I did have minor issue with the writing. I didn’t enjoy how the main character, narrating the story, has conversations with herself in her mind [e.g. when she keeps using the word “love”] and continually points out unnecessary descriptions of the setting. However, these were quickly and easily overlooked once the story got going and the characters developed a little more. The writing style made the character seem more real and human [irony intended]. She encounters love, fear, strength, and triumph all in one book.

I unfortunately did not enjoy the main character, Abby, in the beginning. But I’m glad she develops into a stronger, much more likeable character in the end. The vampires and humans she encounters throughout the novel are intriguing, like-able/hate-able [both are good], and all take part in the plot in a way I was not expecting. Loved the twists and did not see them coming once I reached the end of the book. The plot ends openly, so sequel or not, this book is worth reading.

Video: How It’s Made – Books

I’m currently getting back into reading. In the meantime, while I scrounge up a review or two, enjoy this “informative” video on how books are made. [Not my video]

April Book Haul (LATE!)

Goodreads Giveaways:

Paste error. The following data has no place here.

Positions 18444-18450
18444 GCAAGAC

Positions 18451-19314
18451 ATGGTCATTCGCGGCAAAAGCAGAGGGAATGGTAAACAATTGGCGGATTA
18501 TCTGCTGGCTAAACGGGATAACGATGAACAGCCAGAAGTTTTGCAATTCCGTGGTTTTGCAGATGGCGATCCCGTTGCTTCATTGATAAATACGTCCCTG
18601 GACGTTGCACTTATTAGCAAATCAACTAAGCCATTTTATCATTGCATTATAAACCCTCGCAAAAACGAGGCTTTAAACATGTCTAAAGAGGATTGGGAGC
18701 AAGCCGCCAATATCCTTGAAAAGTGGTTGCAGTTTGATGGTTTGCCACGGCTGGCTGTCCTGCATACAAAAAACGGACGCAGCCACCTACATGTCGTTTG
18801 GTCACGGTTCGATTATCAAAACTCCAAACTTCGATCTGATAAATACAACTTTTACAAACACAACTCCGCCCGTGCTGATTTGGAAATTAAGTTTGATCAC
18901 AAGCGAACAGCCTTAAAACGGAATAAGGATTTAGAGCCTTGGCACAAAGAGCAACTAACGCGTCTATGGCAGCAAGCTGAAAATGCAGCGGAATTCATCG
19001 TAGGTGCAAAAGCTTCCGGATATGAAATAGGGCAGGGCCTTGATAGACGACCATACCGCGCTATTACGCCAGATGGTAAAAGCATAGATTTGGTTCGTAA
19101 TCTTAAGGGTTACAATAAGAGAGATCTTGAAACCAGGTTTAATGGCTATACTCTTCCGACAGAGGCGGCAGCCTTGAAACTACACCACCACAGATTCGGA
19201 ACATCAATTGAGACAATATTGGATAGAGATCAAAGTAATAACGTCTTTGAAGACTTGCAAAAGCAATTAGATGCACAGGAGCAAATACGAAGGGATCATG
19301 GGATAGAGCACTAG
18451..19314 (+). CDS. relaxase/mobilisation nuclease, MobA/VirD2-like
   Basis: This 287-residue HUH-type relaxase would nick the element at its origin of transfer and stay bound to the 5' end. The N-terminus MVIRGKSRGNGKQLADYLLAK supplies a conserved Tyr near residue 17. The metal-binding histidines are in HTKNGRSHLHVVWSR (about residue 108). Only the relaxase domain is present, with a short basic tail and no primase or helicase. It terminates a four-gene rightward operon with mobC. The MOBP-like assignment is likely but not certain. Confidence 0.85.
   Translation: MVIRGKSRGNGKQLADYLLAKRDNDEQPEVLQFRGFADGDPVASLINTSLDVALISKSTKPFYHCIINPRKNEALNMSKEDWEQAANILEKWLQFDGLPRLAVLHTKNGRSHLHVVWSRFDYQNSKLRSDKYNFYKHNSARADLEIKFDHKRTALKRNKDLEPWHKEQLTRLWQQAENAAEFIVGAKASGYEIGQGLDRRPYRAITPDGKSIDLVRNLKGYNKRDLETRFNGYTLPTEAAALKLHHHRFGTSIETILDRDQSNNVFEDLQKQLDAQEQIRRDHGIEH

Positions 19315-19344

Crimson Groves by Ashley Robertson
[Giveaway hosted by Ashley Robertson]

Destined by Aprilynne Pike
[ARC Giveaway hosted by Harper Teen] [Review]

Bought in store at Chapters:

Darkest Light by Hiromi Goto
Thirteen Reasons Why by Jay Asher
The Future of Us by Jay Asher & Carolyn Mackler

Bought online at

Lies by Michael Grant
Clockwork Angel by Cassandra Clare
Spells by Aprilynne Pike [Review]

Bought online at

Wings by Aprilynne Pike [Review]
Illusions by Aprilynne Pike [Review]
An Abundance of Katherines by John Green

Bought in store at The Bookwarehouse:

Nightshade by Andrea Cremer
Across the Universe by Beth Revis
Emily the Strange: Stranger and Stranger
Emily the Strange: the Lost Days

Bought in a used thrift store:

Ashes by Ilsa J. Bick
The Last Song by Nicholas Sparks

Video: Book Dominoes


I am back from vacation but will take a bit to get back into things with school and everything else. Enjoy this video in the meantime!